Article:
For me LSD is the ultimate psychedelic. It’s a tough one – one not to be taken lightly or often. A typical trip lasts eight to 10 hours and there’s no respite or way out once you’ve popped that tiny scrap of blotter in your mouth. I will even admit that on those rare occasions when I take it I feel some deep physiological reaction that makes me involuntarily shaky and afraid just before that fateful moment.
So why do it? Because the fear is worth – a million times over it’s worth – the experience.
That experience, as many writers have explained, depends dramatically on the set and setting – on what you expect of the trip, where you are, whom you are with, and how safe you feel. One of the tragedies of drug prohibition is that we have never developed a culture in which young people can learn how to use powerful drugs properly from older, wiser and more experienced psychonauts. I count myself lucky to have encountered such good teachers to guide me with such drugs as LSD, psilocybin, DMT, MDMA and mescaline.
Of course the psychedelics can be just plain fun – the amazing colours, the shifting and moving scenes, the flowers that turn into cats that turn into rabbits that disappear down holes; the sounds that turn into streams that flow away into the sky. But very few people have eight hours of simple fun. This drug, above all, confronts you with yourself. The flickering flowers can turn into scenes of horror and desperation, the coloured-streaked sky into a theatre of unwelcome memories and shame.
For myself I used to face terrible scenes of torture, rape and other kinds of human cruelty. I do not know why, but I found myself imagining them again and again both in meditation and with drugs. Perhaps like most people, I began by fighting them and trying to push them away, but LSD will not let you push anything away. You have to face it. And this is, I think, what makes it the ultimate psychedelic. There is no hiding with LSD. You have to face whatever comes up or be overwhelmed by it.
I faced the fact that I could not blame the drug nor anyone else for my visions, and certainly not for the worst fact of all – that such cruelty has always happened and is happening somewhere even now. Ultimately I confronted the fact that I was not fundamentally different from either the torturers or the tortured, that I had in myself strains of cruelty and hatred that might, under other circumstances, lead me to be the perpetrator as well as the sufferer.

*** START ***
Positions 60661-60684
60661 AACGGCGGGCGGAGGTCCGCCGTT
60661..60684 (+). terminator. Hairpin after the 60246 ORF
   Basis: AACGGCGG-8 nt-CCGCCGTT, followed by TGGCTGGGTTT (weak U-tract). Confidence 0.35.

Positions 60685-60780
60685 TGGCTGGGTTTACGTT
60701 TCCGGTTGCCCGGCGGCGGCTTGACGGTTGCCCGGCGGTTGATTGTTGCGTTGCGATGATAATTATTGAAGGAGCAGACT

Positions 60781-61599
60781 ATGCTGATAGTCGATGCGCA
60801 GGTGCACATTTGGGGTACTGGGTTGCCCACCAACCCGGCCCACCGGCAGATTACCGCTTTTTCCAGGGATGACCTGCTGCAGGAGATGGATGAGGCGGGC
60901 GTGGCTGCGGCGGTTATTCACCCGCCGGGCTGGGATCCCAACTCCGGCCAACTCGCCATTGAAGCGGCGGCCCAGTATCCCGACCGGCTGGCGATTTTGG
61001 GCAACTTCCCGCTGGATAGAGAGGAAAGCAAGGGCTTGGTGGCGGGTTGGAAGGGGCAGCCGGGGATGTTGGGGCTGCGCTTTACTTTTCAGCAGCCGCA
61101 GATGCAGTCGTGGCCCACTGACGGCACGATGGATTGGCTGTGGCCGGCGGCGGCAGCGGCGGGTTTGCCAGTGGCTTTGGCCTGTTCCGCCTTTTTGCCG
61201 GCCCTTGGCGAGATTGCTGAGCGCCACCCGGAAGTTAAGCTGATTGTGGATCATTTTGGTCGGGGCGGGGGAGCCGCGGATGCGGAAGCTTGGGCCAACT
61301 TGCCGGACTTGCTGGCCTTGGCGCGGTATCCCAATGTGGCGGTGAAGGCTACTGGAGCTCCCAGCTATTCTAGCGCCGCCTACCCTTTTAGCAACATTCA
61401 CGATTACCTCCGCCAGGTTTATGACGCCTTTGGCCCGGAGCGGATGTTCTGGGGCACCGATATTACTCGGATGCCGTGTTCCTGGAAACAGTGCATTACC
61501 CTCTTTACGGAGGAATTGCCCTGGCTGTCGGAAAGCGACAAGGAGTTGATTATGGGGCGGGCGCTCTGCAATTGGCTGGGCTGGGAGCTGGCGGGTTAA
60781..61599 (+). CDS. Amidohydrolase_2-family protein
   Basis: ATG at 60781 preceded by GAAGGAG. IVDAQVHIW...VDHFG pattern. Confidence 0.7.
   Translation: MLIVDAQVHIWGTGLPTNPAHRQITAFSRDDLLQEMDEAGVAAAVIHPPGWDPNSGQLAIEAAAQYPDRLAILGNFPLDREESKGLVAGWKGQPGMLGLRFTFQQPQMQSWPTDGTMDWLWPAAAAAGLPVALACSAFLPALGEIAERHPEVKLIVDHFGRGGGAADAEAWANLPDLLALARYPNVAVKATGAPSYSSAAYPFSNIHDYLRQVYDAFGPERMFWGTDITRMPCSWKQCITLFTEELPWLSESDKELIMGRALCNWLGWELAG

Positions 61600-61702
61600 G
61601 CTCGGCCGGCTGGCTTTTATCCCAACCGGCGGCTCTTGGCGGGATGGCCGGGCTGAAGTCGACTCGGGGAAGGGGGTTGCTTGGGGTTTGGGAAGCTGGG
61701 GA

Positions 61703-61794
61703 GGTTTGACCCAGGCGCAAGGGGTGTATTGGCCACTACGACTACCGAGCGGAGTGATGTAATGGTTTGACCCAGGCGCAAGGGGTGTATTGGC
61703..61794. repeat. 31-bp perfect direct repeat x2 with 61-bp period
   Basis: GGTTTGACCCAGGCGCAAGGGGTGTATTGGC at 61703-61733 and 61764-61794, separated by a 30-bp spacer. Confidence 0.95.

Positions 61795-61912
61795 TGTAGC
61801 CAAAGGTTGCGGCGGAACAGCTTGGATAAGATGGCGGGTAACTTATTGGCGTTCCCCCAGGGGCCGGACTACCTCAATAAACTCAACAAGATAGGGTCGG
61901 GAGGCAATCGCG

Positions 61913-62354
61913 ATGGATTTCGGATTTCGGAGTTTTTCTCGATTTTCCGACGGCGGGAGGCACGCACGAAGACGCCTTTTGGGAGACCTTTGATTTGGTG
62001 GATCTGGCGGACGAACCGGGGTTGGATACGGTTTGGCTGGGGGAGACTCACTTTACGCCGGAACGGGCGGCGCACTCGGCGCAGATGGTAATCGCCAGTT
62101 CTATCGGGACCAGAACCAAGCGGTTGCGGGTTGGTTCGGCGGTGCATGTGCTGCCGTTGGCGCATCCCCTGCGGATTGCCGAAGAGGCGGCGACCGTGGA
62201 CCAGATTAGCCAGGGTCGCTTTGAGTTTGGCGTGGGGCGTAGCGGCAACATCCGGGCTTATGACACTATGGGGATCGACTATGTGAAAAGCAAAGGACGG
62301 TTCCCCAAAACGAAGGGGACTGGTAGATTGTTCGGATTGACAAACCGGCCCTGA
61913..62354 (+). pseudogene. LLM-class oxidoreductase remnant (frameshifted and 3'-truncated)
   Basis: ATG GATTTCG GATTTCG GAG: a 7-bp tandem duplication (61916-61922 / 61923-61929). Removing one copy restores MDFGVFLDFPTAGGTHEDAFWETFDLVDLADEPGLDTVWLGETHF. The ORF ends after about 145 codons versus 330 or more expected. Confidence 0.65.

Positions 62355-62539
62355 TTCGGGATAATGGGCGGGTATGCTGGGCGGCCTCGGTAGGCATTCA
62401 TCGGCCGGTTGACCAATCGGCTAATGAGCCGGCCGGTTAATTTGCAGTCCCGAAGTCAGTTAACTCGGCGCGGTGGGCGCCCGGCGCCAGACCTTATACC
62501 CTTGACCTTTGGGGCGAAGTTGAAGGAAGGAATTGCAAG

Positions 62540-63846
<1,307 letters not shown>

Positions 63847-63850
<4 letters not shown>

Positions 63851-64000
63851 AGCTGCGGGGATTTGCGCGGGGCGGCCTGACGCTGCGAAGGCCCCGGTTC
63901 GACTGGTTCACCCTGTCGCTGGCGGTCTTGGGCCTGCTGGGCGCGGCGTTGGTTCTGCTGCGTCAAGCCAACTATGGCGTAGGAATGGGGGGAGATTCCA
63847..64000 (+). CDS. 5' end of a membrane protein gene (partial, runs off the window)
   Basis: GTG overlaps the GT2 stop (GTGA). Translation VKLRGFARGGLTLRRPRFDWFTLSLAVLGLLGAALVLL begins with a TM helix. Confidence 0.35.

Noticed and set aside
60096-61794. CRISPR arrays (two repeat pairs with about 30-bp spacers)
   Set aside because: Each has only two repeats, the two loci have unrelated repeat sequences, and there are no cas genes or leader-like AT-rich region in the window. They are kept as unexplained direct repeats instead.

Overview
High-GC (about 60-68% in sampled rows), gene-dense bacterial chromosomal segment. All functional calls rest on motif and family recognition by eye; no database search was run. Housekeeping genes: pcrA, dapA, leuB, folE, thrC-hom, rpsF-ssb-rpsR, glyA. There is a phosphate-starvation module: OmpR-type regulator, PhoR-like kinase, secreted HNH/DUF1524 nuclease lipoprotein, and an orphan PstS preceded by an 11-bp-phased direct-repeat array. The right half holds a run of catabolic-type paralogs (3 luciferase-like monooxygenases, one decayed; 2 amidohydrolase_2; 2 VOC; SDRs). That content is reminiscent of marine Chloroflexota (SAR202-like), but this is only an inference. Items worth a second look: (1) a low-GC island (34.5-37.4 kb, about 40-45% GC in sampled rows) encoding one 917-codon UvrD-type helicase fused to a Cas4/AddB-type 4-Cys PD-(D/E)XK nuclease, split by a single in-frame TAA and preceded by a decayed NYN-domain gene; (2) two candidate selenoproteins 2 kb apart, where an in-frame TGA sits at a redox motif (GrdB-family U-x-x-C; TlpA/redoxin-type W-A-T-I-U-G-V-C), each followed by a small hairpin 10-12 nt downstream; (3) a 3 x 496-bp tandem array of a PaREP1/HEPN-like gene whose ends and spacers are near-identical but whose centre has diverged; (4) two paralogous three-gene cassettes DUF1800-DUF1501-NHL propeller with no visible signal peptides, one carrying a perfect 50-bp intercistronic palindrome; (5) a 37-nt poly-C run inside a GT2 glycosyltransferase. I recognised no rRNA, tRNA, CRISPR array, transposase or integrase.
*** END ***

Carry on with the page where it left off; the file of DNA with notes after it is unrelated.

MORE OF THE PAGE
This is just one small example, and everyone’s stories are different, but again and again people report that through LSD they learned to know, and accept, themselves. This may be why LSD has such powerfultherapeutic effects and can be so helpful for people facing terminal illness.
Our question mentions “spirituality” and whether anyone becomes “kinder and wiser”. Surely knowing oneself underlies all these – knowing and accepting your own mind, taking responsibility for what you have done and what you might do. Even simple kindness grows with self-knowledge. When we see ourselves clearly we can see others more clearly, and then it is so very much easier to be kind.
Finally, our question asked “did anyone learn anything about reality from LSD?”, “… was it a glimpse – however inadequate – of something real and standing beyond our everyday lives?”. I would say that in one sense selves are not “reality”, but are invented stories about non-existent inner beings; that what we learn through LSD is precisely about our everyday lives, not something beyond them. But then I would say the same of spirituality. It is not something to be found beyond our everyday lives at all. It is right here and now, and that is precisely what LSD reveals.